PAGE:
The U.S. Food and Drug Administration has released final guidance dealing with medical applications running on mobile devices, including consumer smartphones and tablets. Under the new guidance, the FDA indicates that it intends to treat some apps with the same scrutiny which is applies to traditional medical devices.
This guidance has profound (although not entirely unexpected) impact on app developers exploring and exploiting the use of consumer electronic devices to empower people in medical and healthcare related ares. Under the new guidance, developers must look to the functionality of their software, and where appropriate, submit it to the FDA for review and approval. Typically the line of demarcation depends on whether the application interfaces with a regulated medical device, such as blood-pressure monitoring device, or if the app turns the mobile device into a device for assessing the health of an individual. Unfortunately, these lines are somewhat indistinct thus leaving app developers with open questions about whether apps that may skirt these lines are subject to FDA review or not.
This is an area where the law and regulations will continue to evolve over time. In the meantime, app developers who are venturing into products applications which could potentially fall within the jurisdiction of the FDA need to carefully consider their offering and implications of potential regulation by the FDA.
It appears that a police officer in Gwinnett County, Georgia (a suburban county to the Northeast of Atlanta, for the uninitiated) has issues nearly 800 tickets for texting and driving this year. According to the officer, the most common place where he catches offenders in the act is at traffic lights.
Georgia law prohibits not only texting, but any use of internet or web-based data, including web-based GPS navigation, while behind the wheel of a car, unless that car is parked and safely off the roadway.
The Verge has put out an interesting piece on the recent changes to Rule 506 of “Reg. D”, the section of federal securities regulations dealing with “private placements” of investment, such a angel investment and seed-round funding. Generally the changes, implemented as part of the JOBS Act, are intended to loosen some of the prohibitions on advertising investment opportunities in companies seeking private investment. There still, however, remain a lot of stings attached not only to the process of seeking such investment, but also in the process of actually receiving that investment (or determining if you can receive a particular investment). This is still an enormously complicated subject, fraught with potential peril for both potential investors and for the companies seeking outside investment.
The good news is, there are actual efforts underway to rationalize at least some of the existing restrictions on these types of “private placement” investments, and it it likely that further easing of restrictions will continue to come about. There is unlikely to ever be a “free and open market” for private placement investments, due to overriding concerns regarding fraud. That having been said, any steps creating a more rational marketplace for private investment is potentially a good thing for our entrepreneurial economy.
Within just days of the release of the new iPhone 5s, it appreas that hackers have already found a way to break Apples new fingerprint-based biometric security feature, TouchID.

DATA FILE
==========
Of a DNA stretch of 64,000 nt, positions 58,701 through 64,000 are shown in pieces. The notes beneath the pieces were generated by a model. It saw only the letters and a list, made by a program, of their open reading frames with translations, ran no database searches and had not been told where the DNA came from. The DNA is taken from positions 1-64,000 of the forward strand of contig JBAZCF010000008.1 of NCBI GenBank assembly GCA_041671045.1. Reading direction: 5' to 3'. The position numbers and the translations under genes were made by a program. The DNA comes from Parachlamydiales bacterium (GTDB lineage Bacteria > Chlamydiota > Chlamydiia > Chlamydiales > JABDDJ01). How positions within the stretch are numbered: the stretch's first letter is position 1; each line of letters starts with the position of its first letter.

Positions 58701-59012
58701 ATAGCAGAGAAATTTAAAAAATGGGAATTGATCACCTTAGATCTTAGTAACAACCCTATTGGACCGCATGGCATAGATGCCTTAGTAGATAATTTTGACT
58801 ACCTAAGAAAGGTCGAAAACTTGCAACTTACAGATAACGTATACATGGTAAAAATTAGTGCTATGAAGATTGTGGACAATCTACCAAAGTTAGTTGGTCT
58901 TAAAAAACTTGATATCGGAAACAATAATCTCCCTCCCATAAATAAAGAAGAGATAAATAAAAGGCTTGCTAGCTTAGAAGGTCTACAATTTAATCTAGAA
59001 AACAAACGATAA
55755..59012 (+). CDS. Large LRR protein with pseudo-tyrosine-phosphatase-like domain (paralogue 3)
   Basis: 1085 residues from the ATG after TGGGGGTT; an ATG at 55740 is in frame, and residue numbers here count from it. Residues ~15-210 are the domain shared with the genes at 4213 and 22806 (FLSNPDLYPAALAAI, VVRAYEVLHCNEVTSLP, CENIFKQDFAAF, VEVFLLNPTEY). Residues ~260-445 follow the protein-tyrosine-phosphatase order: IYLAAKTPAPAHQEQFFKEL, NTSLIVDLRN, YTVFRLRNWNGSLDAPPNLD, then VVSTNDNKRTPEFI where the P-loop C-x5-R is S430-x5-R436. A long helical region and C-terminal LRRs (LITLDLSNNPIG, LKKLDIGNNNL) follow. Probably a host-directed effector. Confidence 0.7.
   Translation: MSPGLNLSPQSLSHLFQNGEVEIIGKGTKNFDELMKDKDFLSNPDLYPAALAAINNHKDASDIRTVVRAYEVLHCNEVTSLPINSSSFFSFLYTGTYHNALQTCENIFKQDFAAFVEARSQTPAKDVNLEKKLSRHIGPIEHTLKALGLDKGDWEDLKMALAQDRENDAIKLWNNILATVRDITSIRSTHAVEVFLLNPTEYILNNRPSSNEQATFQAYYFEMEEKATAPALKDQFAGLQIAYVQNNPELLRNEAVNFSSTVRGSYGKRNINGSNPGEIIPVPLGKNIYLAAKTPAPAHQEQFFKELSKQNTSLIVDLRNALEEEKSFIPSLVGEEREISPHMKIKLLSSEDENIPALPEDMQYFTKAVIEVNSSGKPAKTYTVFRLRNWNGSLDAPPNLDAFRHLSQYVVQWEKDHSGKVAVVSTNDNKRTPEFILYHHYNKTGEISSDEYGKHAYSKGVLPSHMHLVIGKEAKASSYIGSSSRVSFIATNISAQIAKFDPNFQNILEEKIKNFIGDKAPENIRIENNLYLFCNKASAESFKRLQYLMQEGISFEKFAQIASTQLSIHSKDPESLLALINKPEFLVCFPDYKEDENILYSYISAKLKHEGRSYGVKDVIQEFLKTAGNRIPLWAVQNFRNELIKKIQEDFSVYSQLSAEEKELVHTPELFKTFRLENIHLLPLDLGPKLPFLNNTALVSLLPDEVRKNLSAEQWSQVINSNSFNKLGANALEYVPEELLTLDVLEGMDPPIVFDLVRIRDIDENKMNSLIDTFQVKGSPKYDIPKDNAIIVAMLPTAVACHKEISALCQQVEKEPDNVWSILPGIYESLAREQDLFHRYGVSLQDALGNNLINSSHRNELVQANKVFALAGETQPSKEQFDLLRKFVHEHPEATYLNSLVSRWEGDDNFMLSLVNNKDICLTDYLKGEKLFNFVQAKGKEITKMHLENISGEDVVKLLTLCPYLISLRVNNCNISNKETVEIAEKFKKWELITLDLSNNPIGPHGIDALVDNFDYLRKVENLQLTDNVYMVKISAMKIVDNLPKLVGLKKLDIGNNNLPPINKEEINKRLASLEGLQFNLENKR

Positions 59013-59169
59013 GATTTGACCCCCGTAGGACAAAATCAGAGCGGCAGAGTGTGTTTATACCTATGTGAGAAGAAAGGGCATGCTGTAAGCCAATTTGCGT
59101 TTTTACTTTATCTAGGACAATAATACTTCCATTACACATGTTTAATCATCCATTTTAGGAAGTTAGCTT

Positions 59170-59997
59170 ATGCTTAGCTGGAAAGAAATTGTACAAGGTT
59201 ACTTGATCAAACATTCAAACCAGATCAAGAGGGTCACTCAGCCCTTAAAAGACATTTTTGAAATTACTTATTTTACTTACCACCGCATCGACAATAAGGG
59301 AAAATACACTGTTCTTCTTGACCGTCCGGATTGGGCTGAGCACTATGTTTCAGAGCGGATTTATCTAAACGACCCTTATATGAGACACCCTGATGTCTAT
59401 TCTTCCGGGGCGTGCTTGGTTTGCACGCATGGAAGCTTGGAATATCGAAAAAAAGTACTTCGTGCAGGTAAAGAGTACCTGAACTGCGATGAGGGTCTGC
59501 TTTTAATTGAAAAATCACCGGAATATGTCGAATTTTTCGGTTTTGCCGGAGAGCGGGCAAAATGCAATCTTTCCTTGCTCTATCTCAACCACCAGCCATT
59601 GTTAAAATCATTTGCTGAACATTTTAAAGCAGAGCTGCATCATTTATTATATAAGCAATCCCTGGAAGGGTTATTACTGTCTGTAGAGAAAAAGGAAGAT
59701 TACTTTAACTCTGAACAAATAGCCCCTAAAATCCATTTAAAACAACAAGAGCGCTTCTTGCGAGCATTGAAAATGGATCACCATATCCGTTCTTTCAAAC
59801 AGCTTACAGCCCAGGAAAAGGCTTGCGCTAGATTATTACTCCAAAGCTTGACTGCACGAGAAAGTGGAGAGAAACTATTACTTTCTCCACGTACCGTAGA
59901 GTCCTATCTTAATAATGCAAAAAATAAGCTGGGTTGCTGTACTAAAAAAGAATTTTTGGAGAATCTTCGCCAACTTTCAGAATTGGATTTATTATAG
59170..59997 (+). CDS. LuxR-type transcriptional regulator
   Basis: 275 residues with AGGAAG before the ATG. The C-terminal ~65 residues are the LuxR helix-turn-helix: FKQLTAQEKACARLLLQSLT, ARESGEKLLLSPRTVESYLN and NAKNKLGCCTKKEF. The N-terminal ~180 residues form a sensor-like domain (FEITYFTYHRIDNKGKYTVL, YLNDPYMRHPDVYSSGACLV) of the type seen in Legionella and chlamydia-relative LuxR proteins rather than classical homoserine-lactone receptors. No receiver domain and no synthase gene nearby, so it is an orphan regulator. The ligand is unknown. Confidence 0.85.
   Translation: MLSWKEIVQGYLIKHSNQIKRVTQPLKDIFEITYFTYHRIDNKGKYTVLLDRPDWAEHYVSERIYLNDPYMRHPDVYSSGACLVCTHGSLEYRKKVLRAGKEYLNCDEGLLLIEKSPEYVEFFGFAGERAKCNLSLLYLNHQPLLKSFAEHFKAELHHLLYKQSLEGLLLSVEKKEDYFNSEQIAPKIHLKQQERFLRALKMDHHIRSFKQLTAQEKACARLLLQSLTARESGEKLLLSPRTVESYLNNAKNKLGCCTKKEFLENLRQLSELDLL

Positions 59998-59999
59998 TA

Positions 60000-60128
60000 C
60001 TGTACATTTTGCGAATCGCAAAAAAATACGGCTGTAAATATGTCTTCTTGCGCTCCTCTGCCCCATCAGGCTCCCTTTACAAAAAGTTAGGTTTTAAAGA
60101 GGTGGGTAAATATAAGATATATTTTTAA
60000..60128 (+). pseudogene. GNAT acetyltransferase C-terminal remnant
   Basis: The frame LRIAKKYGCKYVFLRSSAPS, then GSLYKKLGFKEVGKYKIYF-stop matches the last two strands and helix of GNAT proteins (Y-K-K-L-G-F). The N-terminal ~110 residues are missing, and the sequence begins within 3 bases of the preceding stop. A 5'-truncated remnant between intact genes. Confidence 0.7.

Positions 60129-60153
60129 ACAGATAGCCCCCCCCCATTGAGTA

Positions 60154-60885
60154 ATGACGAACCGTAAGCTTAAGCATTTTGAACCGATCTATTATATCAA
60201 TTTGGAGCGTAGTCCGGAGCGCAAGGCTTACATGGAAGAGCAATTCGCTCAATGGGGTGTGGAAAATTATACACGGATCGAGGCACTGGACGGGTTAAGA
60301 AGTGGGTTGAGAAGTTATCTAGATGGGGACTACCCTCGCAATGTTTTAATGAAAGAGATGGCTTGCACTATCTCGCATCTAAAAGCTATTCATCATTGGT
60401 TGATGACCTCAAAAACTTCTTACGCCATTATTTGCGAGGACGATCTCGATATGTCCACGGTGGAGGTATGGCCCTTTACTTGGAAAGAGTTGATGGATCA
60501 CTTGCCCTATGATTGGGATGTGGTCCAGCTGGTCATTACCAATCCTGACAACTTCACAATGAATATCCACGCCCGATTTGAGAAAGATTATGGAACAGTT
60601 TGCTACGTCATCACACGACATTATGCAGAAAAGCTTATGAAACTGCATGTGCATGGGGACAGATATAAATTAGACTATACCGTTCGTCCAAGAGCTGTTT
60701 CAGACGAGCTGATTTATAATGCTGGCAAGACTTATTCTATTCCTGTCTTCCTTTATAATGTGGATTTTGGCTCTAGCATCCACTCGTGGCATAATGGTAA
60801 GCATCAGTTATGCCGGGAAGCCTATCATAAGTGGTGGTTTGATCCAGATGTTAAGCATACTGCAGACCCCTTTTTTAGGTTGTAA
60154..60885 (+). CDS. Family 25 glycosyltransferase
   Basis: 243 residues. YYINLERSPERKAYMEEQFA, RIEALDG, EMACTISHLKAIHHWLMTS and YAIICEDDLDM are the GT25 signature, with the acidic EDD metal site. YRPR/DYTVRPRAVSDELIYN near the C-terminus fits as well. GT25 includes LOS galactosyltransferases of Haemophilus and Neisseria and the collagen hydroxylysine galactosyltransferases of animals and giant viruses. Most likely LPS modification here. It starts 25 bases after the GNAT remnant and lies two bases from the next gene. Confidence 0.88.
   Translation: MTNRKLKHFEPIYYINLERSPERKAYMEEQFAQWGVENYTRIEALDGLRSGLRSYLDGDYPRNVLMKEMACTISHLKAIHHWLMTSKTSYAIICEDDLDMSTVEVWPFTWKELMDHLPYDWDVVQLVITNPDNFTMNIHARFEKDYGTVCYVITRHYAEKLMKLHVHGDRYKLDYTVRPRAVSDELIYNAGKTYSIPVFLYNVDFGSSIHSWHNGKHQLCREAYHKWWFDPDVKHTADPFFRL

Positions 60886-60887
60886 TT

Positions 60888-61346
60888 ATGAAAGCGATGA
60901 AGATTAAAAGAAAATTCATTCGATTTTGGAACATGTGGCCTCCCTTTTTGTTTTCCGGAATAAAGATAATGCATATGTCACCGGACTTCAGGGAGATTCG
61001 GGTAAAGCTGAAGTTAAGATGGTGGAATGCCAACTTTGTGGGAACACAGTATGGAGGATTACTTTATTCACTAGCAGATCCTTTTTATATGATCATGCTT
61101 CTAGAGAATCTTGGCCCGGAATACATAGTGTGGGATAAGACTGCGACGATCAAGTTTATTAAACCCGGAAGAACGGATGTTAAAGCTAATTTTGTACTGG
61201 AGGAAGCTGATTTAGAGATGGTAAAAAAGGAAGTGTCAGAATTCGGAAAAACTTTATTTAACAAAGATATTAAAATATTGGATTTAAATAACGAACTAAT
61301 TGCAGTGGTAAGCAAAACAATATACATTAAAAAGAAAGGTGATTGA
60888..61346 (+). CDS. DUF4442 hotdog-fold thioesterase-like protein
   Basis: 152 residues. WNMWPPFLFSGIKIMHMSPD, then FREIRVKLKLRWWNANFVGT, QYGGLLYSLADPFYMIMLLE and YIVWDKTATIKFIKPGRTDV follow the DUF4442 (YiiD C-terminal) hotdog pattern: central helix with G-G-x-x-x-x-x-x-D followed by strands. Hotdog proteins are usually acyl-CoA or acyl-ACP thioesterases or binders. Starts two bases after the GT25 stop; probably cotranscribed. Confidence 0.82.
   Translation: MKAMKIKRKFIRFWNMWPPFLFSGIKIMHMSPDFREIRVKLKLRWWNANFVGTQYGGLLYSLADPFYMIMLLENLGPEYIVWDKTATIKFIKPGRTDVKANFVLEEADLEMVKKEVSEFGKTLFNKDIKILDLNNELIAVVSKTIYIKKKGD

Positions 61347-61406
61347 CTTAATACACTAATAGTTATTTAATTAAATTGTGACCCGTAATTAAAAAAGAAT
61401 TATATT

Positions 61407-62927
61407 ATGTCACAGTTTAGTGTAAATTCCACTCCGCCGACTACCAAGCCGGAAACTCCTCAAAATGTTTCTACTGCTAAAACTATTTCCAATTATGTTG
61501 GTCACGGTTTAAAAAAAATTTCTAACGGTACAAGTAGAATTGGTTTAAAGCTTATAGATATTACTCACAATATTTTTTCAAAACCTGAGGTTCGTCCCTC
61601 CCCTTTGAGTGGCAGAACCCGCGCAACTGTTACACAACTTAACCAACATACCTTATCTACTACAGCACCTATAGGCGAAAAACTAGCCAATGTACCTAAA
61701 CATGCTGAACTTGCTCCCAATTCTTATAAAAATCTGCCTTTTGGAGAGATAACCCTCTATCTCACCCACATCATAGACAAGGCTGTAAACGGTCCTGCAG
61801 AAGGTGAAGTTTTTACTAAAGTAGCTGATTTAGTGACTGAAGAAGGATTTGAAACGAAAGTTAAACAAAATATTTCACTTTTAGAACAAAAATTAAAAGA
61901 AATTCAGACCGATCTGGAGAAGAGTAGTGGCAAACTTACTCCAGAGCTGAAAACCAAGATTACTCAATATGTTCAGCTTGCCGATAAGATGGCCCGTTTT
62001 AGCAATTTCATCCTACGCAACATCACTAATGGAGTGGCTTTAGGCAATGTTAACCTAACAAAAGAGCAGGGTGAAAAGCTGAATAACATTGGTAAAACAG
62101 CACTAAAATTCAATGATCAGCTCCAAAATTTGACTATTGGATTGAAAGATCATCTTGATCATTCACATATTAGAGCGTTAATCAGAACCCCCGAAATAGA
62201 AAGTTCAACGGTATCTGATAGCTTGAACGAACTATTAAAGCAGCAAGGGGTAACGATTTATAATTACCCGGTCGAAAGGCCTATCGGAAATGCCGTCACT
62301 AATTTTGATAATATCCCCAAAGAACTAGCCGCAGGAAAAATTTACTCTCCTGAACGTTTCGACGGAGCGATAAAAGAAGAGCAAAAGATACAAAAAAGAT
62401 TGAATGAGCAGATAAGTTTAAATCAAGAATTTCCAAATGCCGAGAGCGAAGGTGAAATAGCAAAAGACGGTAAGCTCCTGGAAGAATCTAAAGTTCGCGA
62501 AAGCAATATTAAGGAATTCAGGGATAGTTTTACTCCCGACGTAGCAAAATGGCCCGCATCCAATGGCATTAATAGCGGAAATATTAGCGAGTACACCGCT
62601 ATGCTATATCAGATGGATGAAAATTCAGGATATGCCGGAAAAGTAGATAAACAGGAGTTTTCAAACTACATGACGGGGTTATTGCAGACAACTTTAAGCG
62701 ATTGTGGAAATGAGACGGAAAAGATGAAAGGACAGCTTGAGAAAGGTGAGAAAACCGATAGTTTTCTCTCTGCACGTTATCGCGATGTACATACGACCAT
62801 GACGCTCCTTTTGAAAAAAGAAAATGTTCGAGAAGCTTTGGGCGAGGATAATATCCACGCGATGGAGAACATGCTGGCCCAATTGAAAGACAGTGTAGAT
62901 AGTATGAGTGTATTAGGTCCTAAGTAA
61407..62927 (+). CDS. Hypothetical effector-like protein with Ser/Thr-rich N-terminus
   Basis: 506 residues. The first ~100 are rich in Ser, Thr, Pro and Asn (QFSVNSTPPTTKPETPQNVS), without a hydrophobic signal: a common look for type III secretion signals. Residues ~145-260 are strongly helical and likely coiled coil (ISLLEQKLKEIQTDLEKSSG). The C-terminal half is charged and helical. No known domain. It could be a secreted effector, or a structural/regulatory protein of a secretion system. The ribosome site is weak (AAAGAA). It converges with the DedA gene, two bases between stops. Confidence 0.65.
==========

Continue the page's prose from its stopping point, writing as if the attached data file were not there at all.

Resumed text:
Apple indicates that it is working on fixes to this apparent vulnerability already, but in the meantime, it just goes to show that reliance on new security standards or features must be done cautiously until that system is thoroughly vetted.
RSA Security, a noted data security tool maker, is advising its customers to stop making use of its BSAFE toolkit and Data Protection Manager, as it apparently includes a back-door-type vulnerability in the underlying cryptographic standard, which was engineered with input from the National Security Agency (“NSA”).
In particular, the Dual EC_DRBG pseudo random number generation routines used in these tools were deliberately compromised and/or crippled, thus undermining the security of most, if not all, of the cyptography systems which make use of it.
These vulnerabilities potentially extend to such products the McAfee Firewall Enterprise Control Center and other products using BSAFE or other systems relying upon Dual EC_DRBG.
The concern arising from this intentionally introduced vulnerability is that, not only does it make any data protected using this standard potentially open to penetration by governmental agencies, but that it undermines the overall reliability of the encryption, thus also throwing encryption based on this technology open to hacking by either foreign governments or criminal hackers.
Wired has a interesting opinion piece on iOS 7’s potential to create a new boom in app development. While the article does speak primarily to some of the advances in iOS 7 and the new iPhones, it actually speaks in a broader sense to the increasing trend away from traditional keyboard computing (whether desktop or laptop) to a much more mobile one and how that has and is affecting the user-interfaces that we utilize to interact with those devices.
Interesting article. While I certainly think it is good to teach children about intellectual property, what it is, and what the law has to say about it, I, personally, am not very comfortable with the idea of particular industries writing pro-industry curricula for our schools.
This begs the question (without answering it), of “where should the line be drawn in public / private partnerships, particularly when it comes to childhood education?”